Composting: 3 Ways

Keep food scraps and yard waste out of our landfill. Subscribe to curbside composting or compost at home.


Curbside compostingWoman scraping food waste into a pail on her counter.

Most homes in Kitsap County can subscribe to curbside compost pickup. Yard waste, food scraps (including meat and dairy), paper towels, and napkins go into the provided cart. This waste is composted at North Mason Fiber in Belfair, WA. Learn how to subscribe.


Backyard compostingPerson building compost in her backyard.

Backyard composting is best for yard and garden wastes like grass, leaves, and chipped wood. You can also put most food scraps in a backyard compost pile. There are many methods of backyard composting, including composting in heaps or in a container. 


Bowl of compostable food scraps.Worm composting

Worm composting is best for kitchen scraps like fruit and vegetable peelings. Red wiggler worms create castings, a valuable fertilizer and soil builder. You can make a worm bin from inexpensive materials or purchase a pre-made worm bin kit. Worm composting can be done indoors.


 How to backyard compost

 Download Composting to Reduce the Waste Stream: A Guide to Small Scale Food & Yard Waste Composting (external site). This 46-page booklet provides instruction in various types of home composting methods. Printed versions are available to Kitsap County residents. Email

Additional composting resources are available through the Washington State University's Center for Sustainable Agriculture and Natural Resources.

 How to worm compost

There are many ways to worm compost. We recommend that beginners start by making an "E-Z Worm Composting Bin" out of a plastic tote.

Supplies Needed:

  • Composting worms. Buy composting worms online (search "red wiggler worms Washington") or buy locally at Bay Hay & Feed (call ahead for availability).

  • A wide and shallow container. 10-gallon plastic "shatter proof" storage totes in a solid color work well. Drill holes in the bottom, sides, and top for drainage and airflow.

  • A tray to put under the worm bin to catch drainage. However, drainage usually means your bin is too wet.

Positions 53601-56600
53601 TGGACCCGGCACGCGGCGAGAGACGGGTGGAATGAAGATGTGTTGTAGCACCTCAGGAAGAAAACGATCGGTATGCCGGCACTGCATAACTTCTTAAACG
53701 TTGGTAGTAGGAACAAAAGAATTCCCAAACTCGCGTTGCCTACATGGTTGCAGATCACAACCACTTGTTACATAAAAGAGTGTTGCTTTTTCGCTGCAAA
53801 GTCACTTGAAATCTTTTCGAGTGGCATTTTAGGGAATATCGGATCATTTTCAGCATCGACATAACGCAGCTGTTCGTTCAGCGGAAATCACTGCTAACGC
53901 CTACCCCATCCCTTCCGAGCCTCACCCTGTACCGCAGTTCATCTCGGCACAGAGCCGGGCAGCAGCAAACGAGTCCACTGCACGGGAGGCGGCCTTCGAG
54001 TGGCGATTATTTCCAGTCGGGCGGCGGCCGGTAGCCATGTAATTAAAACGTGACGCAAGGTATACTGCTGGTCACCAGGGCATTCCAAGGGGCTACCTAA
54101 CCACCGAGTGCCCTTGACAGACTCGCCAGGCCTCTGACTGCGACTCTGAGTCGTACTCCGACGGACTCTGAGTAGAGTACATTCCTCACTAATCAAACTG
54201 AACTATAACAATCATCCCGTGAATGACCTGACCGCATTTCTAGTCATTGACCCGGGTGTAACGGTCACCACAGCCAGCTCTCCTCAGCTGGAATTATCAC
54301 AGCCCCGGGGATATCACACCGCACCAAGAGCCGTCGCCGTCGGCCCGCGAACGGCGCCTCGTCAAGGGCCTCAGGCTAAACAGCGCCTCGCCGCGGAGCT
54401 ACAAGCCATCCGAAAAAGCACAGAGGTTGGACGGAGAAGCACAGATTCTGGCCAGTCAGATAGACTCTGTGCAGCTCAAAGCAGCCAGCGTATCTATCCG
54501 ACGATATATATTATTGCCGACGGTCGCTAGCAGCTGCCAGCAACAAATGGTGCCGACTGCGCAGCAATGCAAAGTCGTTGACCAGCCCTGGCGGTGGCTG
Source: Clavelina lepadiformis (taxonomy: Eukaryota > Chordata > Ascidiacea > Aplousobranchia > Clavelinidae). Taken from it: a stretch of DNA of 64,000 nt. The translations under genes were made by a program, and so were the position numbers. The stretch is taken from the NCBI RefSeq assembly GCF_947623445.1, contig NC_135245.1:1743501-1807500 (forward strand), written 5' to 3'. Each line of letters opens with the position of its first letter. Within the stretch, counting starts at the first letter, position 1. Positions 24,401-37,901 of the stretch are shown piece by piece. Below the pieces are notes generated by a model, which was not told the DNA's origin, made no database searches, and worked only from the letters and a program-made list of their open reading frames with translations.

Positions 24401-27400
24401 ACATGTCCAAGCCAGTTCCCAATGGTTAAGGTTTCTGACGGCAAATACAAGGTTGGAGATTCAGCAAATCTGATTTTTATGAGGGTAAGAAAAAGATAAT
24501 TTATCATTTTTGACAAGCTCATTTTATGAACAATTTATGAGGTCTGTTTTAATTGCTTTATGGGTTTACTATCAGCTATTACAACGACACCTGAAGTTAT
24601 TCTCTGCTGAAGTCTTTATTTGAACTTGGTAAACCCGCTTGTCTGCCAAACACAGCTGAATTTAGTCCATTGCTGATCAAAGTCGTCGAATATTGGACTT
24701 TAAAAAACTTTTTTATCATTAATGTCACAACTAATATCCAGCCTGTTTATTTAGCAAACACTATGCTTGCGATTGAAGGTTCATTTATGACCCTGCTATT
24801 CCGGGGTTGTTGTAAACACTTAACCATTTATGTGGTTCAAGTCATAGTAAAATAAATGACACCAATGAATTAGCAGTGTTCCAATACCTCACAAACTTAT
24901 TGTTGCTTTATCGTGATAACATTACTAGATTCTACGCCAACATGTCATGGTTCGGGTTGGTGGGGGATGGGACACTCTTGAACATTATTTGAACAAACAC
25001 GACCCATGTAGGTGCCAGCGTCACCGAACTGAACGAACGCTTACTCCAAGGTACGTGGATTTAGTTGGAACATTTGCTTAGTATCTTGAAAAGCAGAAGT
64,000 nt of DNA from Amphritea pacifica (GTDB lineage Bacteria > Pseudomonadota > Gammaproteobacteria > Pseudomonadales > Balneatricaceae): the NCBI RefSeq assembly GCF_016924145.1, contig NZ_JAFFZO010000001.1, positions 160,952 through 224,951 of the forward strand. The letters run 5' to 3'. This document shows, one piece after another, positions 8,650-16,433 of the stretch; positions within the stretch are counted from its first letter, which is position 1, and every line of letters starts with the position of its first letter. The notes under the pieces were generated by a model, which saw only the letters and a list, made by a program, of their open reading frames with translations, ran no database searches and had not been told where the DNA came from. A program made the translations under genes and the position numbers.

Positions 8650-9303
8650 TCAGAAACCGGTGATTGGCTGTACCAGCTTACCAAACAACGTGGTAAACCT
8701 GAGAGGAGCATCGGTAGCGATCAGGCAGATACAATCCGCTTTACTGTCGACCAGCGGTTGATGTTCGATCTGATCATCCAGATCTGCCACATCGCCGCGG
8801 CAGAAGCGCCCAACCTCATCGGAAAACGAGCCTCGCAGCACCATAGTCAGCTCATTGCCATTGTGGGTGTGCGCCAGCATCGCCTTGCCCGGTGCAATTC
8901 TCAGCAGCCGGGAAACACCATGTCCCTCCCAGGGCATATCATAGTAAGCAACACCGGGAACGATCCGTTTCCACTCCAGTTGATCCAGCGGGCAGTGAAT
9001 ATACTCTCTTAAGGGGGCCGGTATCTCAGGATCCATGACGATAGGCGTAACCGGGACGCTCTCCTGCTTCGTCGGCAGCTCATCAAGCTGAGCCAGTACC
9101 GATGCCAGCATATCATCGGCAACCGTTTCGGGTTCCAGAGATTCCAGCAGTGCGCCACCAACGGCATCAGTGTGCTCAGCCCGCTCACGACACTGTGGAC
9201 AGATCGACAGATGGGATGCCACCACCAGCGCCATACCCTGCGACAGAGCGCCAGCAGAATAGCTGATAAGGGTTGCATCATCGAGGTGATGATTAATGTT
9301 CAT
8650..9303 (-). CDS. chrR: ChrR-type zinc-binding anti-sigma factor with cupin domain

• Bedding. Shredded newspaper, shredded office paper, brown leaves, or straw.

Set Up:


Tips for Success:

  • Worm bins can handle around one pound (or one quart) of food scraps per week per square foot of bin surface area. This means a bin with a floor measuring 1 foot by 2 feet will take about 2 pounds (2 quarts) of food per week. A worm bin of this size can support around 1 pound of worms

  • Freeze your food scraps to prevent fruit flies and speed up composting. Keep a container in your freezer and add food scraps throughout the week. Then, thaw the scraps and feed them to your worms. Freezing makes the food softer, allowing the worms to eat much faster.

  • Bury the food scraps under shredded paper and castings to prevent fruit flies. 

  • Mix dry, shredded paper into the compost to ensure air flow throughout the bin and to absorb excess moisture. Most problems that happen in worm bins come from too much moisture.

  • When your worm bin gets full of compost (castings), look online for ways to harvest the compost and how to use it in your garden or houseplants.

Kitsap Master Gardeners

Need composting advice? The WSU Extension Kitsap Master Gardeners maintain three composting demo sites:

  • Anna Smith Learning Garden at Tracyton Boulevard & Fairgrounds Road, Bremerton. Gardeners on-site Wednesdays 9am-noon, April - September. 
  • The Heritage Garden at Kitsap County Fairgrounds, Bremerton. Gardeners on-site Tuesdays 9am-11am, April - September. 
  • Blueberry Park Community Garden at 737 Sylvan Way, Bremerton. Gardeners on-site Thursdays 9am-noon, April - September.